Sometimes Hemingway does not have enough money to eat, and during this time he gets exceptionally hungry because the cafes and bakeries of Paris are filled with food that looks and smells delicious. Sometimes Hemingway goes to the Luxembourg museum while he is hungry and feels that he understands the paintings better; he wonders if Cezanne was hungry when he painted them. After the museum he walks down to Shakespeare and Company, feeling that his “perceptions are heightened again.” At the bookshop, Sylvia tells Hemingway that he is too thin and asks what he ate for lunch. Hemingway lies and tells her that he is about to go home for lunch. Sylvia makes plans for Hemingway and Hadley to have dinner with friends of hers, and she warns Hemingway not to “work so hard now that you don’t eat properly.”
This passage shows both the positive and negative sides of Hemingway’s struggle as a young, poor artist. His lack of money makes life difficult, and he is surrounded by reminders (in the form of delicious-smelling cafes) that other people’s lives are filled with more material pleasures and ease than his own. At the same time, Hemingway’s hunger allows him to connect with the world—and with art in particular—in a different way. Not only are his senses heightened, but he seems to feel a sense of solidarity with other artists who worked and struggled before him.
Hemingway asks Sylvia if he has any mail; he is waiting on payment from Germany, which he claims is the only country where he can “sell anything.” Hemingway admits that ever since he quit journalism, he has barely been earning any money, yet he immediately apologizes for talking about money. Sylvia reassures him that there is nothing to apologize for and that he shouldn’t worry. She asks him to promise that he’ll eat enough, and he does. Hemingway leaves and immediately feels embarrassed about complaining; he resolves to get something to eat and drink, so he walks to brasserie called Lipp’s where he orders a large glass of beer and a potato salad. The meal is delicious. Hemingway laughs at the fact that Edward O’Brien took one of his stories for a Best Short Stories collection and dedicated his own book to Hemingway—only to spell Hemingway’s name wrong. He thinks about another story, “Up in Michigan,” which Gertrude Stein called “inaccrochable.” It is now lying in a drawer.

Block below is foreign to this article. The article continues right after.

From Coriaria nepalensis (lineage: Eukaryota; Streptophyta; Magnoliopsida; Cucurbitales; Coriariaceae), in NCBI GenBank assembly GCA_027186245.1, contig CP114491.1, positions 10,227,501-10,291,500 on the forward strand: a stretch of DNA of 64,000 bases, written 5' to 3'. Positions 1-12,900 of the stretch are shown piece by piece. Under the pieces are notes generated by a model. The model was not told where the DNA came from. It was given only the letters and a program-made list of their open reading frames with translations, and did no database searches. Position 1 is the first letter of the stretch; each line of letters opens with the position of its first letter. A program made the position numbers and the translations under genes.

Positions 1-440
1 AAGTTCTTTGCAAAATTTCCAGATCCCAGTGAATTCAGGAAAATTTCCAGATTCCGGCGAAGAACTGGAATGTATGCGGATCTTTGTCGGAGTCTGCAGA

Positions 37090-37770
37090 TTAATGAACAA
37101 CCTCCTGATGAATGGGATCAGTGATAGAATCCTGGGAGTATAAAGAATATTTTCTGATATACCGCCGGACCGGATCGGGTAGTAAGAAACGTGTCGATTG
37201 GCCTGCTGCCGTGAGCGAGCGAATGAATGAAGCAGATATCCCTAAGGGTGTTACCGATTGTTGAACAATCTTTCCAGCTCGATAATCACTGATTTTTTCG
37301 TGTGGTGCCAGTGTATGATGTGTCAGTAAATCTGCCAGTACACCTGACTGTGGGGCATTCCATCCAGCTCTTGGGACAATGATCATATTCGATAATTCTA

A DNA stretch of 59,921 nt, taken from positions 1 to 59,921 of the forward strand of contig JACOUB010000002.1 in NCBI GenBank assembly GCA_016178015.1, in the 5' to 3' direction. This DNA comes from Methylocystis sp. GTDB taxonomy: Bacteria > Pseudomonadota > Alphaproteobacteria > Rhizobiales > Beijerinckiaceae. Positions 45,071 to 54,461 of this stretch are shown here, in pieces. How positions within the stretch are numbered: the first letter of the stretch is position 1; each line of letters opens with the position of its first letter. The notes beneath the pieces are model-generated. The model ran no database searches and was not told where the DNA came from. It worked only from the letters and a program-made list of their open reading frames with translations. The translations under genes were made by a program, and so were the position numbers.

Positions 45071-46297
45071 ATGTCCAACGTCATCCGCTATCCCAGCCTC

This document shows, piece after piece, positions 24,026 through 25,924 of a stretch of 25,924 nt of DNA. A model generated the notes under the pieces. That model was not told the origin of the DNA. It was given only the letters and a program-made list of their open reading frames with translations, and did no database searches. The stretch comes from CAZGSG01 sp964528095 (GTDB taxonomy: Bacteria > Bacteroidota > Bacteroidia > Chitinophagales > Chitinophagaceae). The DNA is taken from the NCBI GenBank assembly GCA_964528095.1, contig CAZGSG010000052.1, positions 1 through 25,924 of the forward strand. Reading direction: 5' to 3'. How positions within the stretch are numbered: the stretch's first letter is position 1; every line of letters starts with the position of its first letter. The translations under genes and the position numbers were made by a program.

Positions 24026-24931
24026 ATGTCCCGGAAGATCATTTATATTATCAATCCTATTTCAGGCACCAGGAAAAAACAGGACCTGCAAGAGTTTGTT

At times, Hemingway presents himself as a rather practical, rational, emotionally detached person. However, this passage contradicts this impression of Hemingway’s personality. He swings wildly between different moods, including self-consciousness, embarrassment, anxiety, and laughter. Sylvia acts as a maternal figure to him, reassuring him that his financial and professional problems will resolve themselves, while worrying that he is not taking good enough care of himself. It is clear that Sylvia’s words have a big impact on Hemingway, as he immediately goes to the brasserie and has a meal. On a similar note, Stein’s dismissal of “Up in Michigan” immediately causes Hemingway to abandon the story.
After a trip to Lausanne, Hemingway shows O’Brien his story about racing. At this point, Hemingway is in a defeated mood and doesn’t feel able to write. When O’Brien reads the story, he is incredibly sad. Hemingway has only once before seen someone this sad, which was when Hadley realized that after being robbed they’d lost all Hemingway’s manuscripts. The first story Hemingway wrote after this loss was “The Old Man and the Sea,” although he omitted the story’s “real ending”—which involved the old man hanging himself—as a test of a theory that if the best parts of the story are cut out, the story overall becomes more effective.
This passage reveals that there are many people around Hemingway who are deeply emotionally involved with his success as a writer. O’Brien is moved to tears by Hemingway’s story, and Hadley is so invested in his writing that she become unbearably sad when his manuscripts are lost. Clearly, Hemingway is aware of the emotional power his writing wields over others, even though he has not yet found the widespread success and acclaim he wants as a writer.
Hemingway notes that, while “hunger is good discipline,” it is important not to let “hunger-thinking” go too far. Hemingway knows he needs to write a novel, but he is finding it difficult. He compares practicing writing longer stories to training “for a longer race.” He has written a novel before, but it was stolen along with his other manuscripts. He thinks that writing a novel will finally guarantee that he and Hadley can “eat regularly.” Hemingway goes to a café, orders a café crème, and writes a story about “coming back from the war” that doesn’t mention the war itself. Hemingway thinks of the money from Germany in his pocket, reminding himself that, even after that is gone, more money will come in.
Hemingway’s words suggest a connection between the lost manuscripts and his new theory about omitting the best parts of a story. Although the loss of the manuscripts was tragic, perhaps they will make the writing Hemingway does in the future all the better, simply by virtue of their absence. This possibility confirms the idea that deprivation helps writers produce better work. The omission of the “real ending” of “The Old Man and the Sea,” the lost manuscripts, and Hemingway’s hunger thus all ultimately help him to succeed.